Correction Department denies unsafe conditions at Bridgewater
Says agency spent $1.7m remediating environmental hazards
THE MASSACHUSETTS Department of Correction is disputing the findings in a report that said the agency has refused to address pervasive mold and the potential for asbestos exposure at Bridgewater State Hospital. In fact, Correction Commissioner Carol Mici said, the agency has spent $1.7 million addressing the problems.
The Disability Law Center, an independent organization with legal authority to monitor the hospital, has called for the closure of Bridgewater State Hospital, which is the state’s secure institution for people with severe mental illness who are incarcerated, civilly committed, or being held pre-trial. The DLC issued a report, which was given to the agency on January 31, detailing extensive environmental hazards.
On Wednesday, Mici wrote a seven-page letter to Tatum Pritchard, the interim director of the Disability Law Center, detailing DOC’s response. “The DOC carefully reviewed the report and disagrees with DLC’s allegations that the condition of the physical plant is unsafe, that DOC’s mold remediation has been deficient, and that care of Persons Served is contrary to state law,” Mici wrote.
As CommonWealth previously reported, the DLC report said people living or working at the hospital have for years complained of symptoms consistent with exposure to poor quality air. In 2019, an expert hired by the Disability Law Center found mold growing throughout the facility. The Department of Correction said it took remedial action, but follow-up testing in 2021 found many of the same, or worse, conditions. There was visible mold growth in many inspected areas, mold growing within the HVAC systems, and dampness and a mold odor in the basements.
The DOC wrote in its response that Bridgewater State Hospital was recently reaccredited by a Joint Commission on Accreditation of Healthcare Organizations, and that review considered issues related to the physical facility.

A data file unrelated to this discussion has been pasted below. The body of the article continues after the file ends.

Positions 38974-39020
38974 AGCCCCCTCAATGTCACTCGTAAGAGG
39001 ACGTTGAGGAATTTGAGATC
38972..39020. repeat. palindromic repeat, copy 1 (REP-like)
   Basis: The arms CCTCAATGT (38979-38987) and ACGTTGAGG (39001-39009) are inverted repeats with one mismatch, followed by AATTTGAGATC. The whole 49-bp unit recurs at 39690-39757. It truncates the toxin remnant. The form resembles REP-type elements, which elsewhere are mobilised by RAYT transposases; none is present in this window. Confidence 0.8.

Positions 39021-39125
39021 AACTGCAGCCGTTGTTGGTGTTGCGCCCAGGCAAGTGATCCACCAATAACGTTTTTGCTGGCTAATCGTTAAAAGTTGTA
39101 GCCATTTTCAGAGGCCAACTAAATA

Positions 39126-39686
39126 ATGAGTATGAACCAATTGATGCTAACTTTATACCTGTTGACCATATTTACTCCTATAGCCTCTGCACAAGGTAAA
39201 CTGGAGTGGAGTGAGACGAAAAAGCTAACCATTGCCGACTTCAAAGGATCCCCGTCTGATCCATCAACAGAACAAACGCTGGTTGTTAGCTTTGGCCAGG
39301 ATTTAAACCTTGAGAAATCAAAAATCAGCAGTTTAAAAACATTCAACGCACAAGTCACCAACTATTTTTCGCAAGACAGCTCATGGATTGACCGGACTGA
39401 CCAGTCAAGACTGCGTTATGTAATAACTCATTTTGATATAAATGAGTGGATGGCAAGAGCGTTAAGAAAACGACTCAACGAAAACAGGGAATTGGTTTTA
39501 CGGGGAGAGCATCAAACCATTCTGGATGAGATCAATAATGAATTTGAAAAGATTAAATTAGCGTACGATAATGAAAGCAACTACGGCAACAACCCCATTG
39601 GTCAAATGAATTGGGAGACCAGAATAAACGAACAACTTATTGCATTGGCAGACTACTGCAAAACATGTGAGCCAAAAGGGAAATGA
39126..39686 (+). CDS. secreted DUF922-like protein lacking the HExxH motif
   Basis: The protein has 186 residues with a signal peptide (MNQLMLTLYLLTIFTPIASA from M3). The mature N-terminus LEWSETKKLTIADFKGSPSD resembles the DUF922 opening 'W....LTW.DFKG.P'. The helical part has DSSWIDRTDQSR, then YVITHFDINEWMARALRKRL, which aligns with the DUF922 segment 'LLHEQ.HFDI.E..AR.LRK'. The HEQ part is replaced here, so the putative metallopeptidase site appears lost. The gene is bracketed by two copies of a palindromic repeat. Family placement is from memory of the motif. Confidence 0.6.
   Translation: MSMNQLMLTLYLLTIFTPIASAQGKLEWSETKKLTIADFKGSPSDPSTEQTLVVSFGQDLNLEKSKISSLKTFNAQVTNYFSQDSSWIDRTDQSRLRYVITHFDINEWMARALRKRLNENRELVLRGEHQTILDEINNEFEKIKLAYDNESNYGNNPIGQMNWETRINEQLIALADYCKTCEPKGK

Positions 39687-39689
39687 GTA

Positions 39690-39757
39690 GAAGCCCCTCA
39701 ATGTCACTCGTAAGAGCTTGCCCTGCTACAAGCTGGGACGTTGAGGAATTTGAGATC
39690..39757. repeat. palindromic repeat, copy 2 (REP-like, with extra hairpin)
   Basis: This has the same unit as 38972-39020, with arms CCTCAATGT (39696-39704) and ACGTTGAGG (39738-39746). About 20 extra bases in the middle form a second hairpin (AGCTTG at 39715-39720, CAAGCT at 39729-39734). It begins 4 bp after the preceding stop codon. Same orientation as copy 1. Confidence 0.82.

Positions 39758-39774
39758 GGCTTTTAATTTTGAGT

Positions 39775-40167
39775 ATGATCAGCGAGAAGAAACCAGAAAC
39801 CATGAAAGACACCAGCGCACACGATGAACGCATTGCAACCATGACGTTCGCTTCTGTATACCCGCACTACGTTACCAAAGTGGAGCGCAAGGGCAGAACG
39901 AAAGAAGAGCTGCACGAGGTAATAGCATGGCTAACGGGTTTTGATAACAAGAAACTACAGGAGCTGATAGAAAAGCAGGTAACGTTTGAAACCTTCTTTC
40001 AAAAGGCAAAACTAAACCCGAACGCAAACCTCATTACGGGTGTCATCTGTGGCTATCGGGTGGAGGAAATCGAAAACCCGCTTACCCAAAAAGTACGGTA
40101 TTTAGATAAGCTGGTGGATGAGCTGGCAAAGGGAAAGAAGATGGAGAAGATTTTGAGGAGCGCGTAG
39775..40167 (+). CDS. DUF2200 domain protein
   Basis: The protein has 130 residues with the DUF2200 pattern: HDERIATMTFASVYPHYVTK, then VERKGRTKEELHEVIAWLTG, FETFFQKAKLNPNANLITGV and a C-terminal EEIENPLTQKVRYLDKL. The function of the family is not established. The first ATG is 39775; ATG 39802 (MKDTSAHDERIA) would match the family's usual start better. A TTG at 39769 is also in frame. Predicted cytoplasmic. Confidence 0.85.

“The DOC is committed to maintaining BSH’s physical plant and has taken significant actions to address the safety challenges that can arise in an older facility such as BSH,” Mici wrote. “Because of these efforts, and in spite of its age, BSH remains a safe and healthy environment for employees, visitors, and Persons Served.”
Mici wrote that the DOC has spent $1.7 million in recent years remediating mold and asbestos and making other facility improvements, in response to earlier reports by the Disability Law Center. As recently as 2021, DOC repaired roofs, water leaks, heating controls, and pipes; purchased new air conditioning units; and replaced filters and belts on air handlers. This month, in response to the DLC report, it approved spending another $88,000 for air quality testing and mold and asbestos remediation.The report also provided new data about the use of restraints and seclusion, noting that both have dropped significantly since new regulations and new staff were put in place in 2015. In 2015, people at Bridgewater spent nearly 40,000 hours in seclusion; in 2021, they spent 1,220 hours. In 2015, people spent over 700 hours in restraints, compared to 360 hours in 2021.
The DOC also said the Disability Law Center’s finding that Bridgewater State Hospital should be closed or transferred to the authority of the Department of Mental Health is a policy conclusion, not an oversight one, and constitutes advocacy that falls “somewhere beyond or at least at the very outer limits of DLC’s statutory responsibilities.”